Though he helmed forty-plus features, this well-regarded bio-pic about a saintly French priest during the age of Louis XIV is the only credit Maurice Cloche is known for Stateside . . . and barely that nowadays. It’s a solid piece of work, handsomely shot in stark B&W by lenser Claude Renoir, that honors its subject by refusing to play down not only how difficult it is to live the life of a saint, but also how difficult it is to put up with having one around. Pierre Fresnay doesn’t overplay with priestly gravitas, but let’s us see the his spiritual development thru a refusal of comfortable positions and a straightforward manner of confronting the problems of the poor and of ignorance. And even then, as he expands his ministry beyond any ability to sustain his task, he knows that sometimes goodness alone isn’t enough. He’s more Don Quixote than Mother Teresa.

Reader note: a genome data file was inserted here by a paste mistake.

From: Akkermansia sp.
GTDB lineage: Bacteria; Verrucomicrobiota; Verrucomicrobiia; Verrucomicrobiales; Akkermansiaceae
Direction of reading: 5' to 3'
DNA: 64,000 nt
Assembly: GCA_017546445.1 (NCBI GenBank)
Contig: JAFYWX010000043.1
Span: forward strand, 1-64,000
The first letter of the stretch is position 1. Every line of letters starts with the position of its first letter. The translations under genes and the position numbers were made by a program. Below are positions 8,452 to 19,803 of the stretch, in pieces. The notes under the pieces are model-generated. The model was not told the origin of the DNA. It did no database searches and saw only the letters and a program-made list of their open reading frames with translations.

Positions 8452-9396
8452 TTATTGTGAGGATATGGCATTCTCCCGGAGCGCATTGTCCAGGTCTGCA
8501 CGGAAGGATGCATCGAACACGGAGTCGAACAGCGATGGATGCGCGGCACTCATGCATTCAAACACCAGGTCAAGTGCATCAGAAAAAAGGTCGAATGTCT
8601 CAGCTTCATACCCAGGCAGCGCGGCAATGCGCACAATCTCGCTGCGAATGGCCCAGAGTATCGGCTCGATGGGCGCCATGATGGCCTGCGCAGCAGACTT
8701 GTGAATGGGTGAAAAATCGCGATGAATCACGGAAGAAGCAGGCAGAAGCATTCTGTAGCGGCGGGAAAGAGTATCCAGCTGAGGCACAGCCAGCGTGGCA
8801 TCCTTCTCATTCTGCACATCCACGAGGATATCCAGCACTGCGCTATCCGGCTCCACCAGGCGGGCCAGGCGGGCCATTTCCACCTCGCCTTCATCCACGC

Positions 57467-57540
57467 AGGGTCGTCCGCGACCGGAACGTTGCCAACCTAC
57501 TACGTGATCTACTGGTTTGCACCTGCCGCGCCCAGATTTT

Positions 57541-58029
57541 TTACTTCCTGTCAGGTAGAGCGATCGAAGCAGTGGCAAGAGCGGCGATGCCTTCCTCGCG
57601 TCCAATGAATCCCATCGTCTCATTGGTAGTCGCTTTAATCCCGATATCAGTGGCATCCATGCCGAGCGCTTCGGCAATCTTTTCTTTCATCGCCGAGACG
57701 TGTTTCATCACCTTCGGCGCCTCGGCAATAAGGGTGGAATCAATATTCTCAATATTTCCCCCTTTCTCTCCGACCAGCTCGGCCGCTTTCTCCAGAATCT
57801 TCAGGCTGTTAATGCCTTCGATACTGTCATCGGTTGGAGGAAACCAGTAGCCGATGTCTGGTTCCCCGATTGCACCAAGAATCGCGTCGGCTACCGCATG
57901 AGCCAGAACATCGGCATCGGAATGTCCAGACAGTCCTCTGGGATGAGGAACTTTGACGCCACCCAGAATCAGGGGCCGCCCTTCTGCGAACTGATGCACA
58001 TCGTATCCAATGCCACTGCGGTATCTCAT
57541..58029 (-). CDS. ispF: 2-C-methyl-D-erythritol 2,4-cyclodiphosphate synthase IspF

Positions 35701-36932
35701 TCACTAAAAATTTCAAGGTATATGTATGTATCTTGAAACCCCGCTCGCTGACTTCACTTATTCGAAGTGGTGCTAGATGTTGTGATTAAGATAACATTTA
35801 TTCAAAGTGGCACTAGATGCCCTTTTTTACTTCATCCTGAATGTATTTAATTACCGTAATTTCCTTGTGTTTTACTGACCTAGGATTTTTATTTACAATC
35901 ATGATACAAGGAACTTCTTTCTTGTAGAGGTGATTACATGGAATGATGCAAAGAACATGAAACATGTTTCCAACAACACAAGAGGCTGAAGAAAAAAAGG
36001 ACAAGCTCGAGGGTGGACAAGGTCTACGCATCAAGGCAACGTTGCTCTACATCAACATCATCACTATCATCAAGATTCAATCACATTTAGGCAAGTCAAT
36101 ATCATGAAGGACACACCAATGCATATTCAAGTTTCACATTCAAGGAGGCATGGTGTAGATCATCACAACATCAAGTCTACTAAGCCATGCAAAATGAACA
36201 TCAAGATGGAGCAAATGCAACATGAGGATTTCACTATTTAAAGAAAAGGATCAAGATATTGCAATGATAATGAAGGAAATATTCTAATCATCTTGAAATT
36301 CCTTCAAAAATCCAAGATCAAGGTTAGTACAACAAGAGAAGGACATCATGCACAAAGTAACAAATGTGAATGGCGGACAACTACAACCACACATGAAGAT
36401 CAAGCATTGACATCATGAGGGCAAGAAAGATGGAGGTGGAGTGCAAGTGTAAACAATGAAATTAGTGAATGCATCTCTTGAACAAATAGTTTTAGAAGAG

SCREWY THOUGHT OF THE DAY: As the years go by and the aging make-up goes on, Fresnay seems to morph into Trevor Howard. Or is it the other way ‘round?